We Can Be Happy

Interim Head of School Lila Lohr answers the question: isn’t anyone happy anymore?

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Lila Lohr, Interim Head of School

Perhaps at some level I anticipated the trifecta of incredibly worrisome national and international news, the grayest winter in recent Seattle history, and the annual February gloom that invades every school. For whatever reason, I clipped a December Opinion piece from The New York Times entitled, “Isn’t Anyone Happy Anymore?” and added it to my bedside table collection.

It landed amid a slew of articles on increasing teenage anxiety and depression; treatises on how kids correlate their popularity and even self-worth with the number of likes and followers their social media posts collect; and self-help editorials pointing out our folly of valuing busyness, multi-tasking, and filling our calendars, allowing very little time to actually focus on and enjoy any moment.

I’m a big believer in the power of modeling the attitudes and behavior you hope to inspire in others. My high school memories include the impact of the resiliency, sense of hope and ability to stay in the present, or lack thereof, that I watched in the teachers and adults around me. So I’m making a conscious choice to loudly answer the question “Isn’t anyone happy anymore?” in the affirmative, both for me and our students.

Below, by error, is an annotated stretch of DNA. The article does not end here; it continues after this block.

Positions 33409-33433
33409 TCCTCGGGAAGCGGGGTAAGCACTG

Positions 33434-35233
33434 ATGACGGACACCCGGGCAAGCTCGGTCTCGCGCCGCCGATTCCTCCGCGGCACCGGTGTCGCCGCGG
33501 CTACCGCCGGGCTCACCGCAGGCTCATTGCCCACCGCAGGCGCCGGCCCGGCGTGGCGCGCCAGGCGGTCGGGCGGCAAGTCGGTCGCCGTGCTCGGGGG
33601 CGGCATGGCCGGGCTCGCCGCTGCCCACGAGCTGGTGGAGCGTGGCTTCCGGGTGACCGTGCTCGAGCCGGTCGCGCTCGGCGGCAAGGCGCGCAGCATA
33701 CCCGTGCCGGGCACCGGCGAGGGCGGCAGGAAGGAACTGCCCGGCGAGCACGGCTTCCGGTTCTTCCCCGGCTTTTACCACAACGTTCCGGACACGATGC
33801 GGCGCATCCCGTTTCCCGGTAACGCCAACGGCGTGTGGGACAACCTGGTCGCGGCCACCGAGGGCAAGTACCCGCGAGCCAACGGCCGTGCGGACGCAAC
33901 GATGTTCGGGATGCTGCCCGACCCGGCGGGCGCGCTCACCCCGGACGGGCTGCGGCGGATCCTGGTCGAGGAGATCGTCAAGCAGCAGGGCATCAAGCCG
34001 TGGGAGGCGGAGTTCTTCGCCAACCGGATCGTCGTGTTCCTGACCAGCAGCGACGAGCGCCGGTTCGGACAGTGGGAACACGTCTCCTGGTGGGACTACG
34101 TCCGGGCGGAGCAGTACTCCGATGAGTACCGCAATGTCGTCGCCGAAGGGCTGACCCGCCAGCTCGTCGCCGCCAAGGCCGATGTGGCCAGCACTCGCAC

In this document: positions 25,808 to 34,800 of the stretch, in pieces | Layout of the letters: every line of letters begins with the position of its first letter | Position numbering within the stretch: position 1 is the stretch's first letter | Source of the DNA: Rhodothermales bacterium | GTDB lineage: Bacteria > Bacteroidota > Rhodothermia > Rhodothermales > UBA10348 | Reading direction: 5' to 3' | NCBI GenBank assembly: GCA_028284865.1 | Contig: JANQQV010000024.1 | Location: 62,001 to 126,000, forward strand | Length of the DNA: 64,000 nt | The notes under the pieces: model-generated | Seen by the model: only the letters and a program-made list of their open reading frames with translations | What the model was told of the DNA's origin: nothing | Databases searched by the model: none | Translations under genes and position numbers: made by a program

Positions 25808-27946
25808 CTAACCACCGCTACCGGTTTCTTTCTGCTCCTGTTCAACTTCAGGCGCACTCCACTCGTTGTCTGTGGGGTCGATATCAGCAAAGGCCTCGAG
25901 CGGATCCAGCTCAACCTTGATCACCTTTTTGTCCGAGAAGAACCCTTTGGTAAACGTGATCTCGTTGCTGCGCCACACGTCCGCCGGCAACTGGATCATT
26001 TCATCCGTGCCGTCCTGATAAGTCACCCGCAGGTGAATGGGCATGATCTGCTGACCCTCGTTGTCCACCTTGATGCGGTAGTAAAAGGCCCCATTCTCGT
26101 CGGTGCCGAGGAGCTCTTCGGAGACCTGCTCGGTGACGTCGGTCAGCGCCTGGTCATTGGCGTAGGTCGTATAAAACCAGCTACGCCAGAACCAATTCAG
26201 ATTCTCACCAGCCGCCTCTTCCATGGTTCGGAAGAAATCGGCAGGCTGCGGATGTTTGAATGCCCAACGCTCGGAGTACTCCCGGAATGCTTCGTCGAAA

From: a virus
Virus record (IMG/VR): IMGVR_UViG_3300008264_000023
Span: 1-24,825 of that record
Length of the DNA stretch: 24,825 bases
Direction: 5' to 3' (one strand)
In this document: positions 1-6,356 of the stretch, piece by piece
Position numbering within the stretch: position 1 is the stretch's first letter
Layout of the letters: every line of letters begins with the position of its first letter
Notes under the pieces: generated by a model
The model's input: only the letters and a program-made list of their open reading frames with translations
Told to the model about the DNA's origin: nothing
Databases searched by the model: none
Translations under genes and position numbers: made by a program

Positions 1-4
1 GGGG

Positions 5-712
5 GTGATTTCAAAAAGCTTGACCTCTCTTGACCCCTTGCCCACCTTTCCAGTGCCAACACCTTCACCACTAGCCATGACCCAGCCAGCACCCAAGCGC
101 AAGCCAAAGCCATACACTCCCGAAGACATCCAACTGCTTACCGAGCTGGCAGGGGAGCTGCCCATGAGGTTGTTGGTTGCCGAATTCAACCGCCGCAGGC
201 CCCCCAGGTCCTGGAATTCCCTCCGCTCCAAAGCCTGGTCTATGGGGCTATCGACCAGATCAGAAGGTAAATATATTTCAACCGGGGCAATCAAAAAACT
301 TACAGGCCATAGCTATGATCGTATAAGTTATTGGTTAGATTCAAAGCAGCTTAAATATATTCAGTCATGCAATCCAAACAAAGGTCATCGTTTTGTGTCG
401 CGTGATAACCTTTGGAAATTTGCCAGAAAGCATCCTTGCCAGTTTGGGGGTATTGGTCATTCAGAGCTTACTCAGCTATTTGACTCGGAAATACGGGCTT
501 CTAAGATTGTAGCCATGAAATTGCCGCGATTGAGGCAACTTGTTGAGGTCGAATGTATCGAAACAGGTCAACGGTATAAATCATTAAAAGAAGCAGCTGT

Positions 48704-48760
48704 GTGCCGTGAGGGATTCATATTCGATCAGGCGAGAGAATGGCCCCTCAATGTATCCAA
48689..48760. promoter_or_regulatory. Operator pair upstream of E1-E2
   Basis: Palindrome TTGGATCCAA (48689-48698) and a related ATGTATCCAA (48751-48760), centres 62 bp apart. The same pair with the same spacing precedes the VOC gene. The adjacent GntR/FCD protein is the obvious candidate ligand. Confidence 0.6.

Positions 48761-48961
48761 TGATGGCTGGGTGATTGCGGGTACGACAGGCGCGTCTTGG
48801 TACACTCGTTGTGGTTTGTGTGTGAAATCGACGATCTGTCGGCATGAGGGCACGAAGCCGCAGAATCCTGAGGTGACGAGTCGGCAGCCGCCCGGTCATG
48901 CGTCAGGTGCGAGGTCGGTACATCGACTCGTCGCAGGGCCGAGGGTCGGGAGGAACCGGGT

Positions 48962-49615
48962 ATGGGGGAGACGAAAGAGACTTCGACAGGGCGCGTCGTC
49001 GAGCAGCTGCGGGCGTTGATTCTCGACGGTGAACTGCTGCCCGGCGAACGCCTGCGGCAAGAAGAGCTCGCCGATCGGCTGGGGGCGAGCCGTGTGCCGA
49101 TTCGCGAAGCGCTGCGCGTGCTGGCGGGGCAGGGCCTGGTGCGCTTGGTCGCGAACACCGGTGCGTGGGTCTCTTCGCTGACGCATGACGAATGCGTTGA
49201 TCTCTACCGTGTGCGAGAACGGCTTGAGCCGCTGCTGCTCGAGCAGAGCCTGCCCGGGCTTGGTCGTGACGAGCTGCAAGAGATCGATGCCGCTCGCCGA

Yes, we can be happy, and to do so we’re going to work on trying to stay in the moment, to figure out the 2020 equivalent of my grandmother’s admonition, to “stop and smell the roses.” We can model the behavior of not bringing our cell phones to the dinner table; doing everything in our power to squeeze in family dinners amid music lessons, homework and games, and perhaps even starting those meals with a moment of silence, and, if we’re really ambitious, reflection. We can revert to better days when we kept gratitude journals, or the 2020 version of jotting down or sharing three good things that happened in our day. Perhaps most importantly, we can make the time and model for our children the healing, restorative, hopeful feeling that can wash over us when we take the time to help others and focus our energy on being part of the solution rather than just wallowing in the problems. For myself, I know it’s true that after venting about my latest dilemma, I feel better when I’m working toward a solution. Perhaps that’s worth modeling.

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